Philippians 4:8

September 10, 2017 -- Volume 1.37

Baptism Comes Before Salvation
By David Padfield

I have been accused of over emphasizing the part baptism plays in the salvation of sinners. In view of what the Bible teaches, I do not see how this could be possible.

There are five passages in the New Testament which mention both baptism and salvation in the same verse (Mk. 16:16; Acts 2:38; Rom. 6:4; Acts 22:16; 1 Pet. 3:21). In all of these passages, water baptism precedes the remission of sins. Do you know of a passage where the order is reversed?

Mark 16:16 contains two conditions for salvation: faith and baptism. It also contains the conditions for damnation: a lack of faith. If you want to know what you must do to be lost, it will tell you – all that is necessary is a lack of faith. If you want to know what to do to be saved from your past sins – it commands you to believe and be baptized.

In Acts 2:38 Peter told a group of believers to “repent, and let everyone of you be baptized in the name of Jesus Christ for the remission of sins.” Our Baptist friends often focus on the word “for” in this passage and insist it means “because of,” even though it is never translated that way in any reputable translation of the Bible. We have to remind them that if baptism is “because of” the remission of sins, then so is repentance. Baptism and repentance are joined by the little word “and.” Whatever one is “for” the other is “for.”

After we are buried with Christ in baptism, we are raised to walk in a newness of life (Romans 6:1-4). This new life comes after baptism in water. Many preachers want to “bury” the “new man,” since they claim the newness of life comes before our “burial.”

Three days after the Lord appeared to Saul of Tarsus, Ananias told Saul to “arise and be baptized, and wash away your sins” (Acts 22:16). Many preachers today claim Saul was saved three days before Ananias met him. Ananias must not have known it, for he told Saul how to “wash away” his sins. If Saul had been saved on the road as some preachers claim, he must have been the most miserable saved man in the Bible. Saul was blind and spent three days praying and fasting until Ananias arrived.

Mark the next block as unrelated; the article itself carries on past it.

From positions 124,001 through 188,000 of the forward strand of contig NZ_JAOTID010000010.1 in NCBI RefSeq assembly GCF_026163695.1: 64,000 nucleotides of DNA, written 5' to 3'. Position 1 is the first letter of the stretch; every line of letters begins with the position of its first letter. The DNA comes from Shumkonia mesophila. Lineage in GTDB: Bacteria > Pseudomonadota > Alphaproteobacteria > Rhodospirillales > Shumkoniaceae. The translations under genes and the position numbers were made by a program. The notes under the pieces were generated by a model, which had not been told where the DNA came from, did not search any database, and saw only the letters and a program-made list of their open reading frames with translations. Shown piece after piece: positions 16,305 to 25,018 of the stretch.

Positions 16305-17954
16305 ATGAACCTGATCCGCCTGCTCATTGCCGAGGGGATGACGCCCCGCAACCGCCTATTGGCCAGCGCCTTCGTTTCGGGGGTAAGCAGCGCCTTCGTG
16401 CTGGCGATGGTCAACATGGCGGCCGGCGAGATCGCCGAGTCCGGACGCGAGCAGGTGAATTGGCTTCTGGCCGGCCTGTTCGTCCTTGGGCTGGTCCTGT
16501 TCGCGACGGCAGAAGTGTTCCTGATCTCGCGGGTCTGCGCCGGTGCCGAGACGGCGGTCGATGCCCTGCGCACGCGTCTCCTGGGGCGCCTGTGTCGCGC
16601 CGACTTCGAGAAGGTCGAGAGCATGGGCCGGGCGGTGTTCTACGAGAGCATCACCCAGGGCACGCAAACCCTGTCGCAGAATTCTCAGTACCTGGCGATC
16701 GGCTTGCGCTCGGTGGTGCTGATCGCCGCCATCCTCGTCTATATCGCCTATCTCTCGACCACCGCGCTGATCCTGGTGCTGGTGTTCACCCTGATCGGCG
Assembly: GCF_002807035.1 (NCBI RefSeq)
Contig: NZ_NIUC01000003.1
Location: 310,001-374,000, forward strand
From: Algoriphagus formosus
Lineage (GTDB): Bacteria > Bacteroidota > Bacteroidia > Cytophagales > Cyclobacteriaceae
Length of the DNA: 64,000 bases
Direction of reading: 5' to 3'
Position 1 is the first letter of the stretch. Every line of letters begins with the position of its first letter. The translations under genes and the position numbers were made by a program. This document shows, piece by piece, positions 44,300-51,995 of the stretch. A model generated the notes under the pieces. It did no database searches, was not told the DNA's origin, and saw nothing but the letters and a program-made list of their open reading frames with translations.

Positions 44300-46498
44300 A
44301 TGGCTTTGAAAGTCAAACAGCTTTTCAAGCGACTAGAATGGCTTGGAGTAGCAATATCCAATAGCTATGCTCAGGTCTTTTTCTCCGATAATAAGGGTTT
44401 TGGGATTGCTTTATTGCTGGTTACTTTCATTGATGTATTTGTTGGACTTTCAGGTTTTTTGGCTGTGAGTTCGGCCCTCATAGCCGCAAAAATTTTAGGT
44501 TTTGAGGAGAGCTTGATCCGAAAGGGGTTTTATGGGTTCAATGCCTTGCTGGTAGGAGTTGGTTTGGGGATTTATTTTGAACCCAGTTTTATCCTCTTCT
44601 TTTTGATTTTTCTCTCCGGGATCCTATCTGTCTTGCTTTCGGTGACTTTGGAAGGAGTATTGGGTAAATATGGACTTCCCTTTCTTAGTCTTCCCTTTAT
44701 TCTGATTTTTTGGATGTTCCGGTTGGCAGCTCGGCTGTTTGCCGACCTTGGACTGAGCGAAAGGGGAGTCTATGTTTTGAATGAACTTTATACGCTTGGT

1 Peter 3:21 states “baptism doth also now save us.”  However, baptism is not the only condition for the salvation of the alien sinner. Other requirements must be met, like faith, repentance and love. I do not know of anything “alone” that will save a sinner, not even faith (Jas. 2:24). – Christian Blog, Wednesday, August 2, 2017

Opening And Alleging”
By Larry Ray Hafley

Christians often are criticized for “arguing and debating.” Say our religious adversaries, “You people just want to stir up a fuss. You’re not interested in anything except causing trouble and running down other churches.”  How shall we respond to this charge?

First, any reply will be seen as evidence of the charge, for to meet it, we must contend against it. So, our answers and arguments against it will be used as proof of their assertion.

Second, shall we say that those who make the accusation are only interested in running down those who run others down? Would that be a fair assessment of them? However, if the fact that we reason and present our position with scriptural arguments proves that we are only interested in “attacking others,” would not their reasoning against us prove that they are only interested in attacking those who attack others?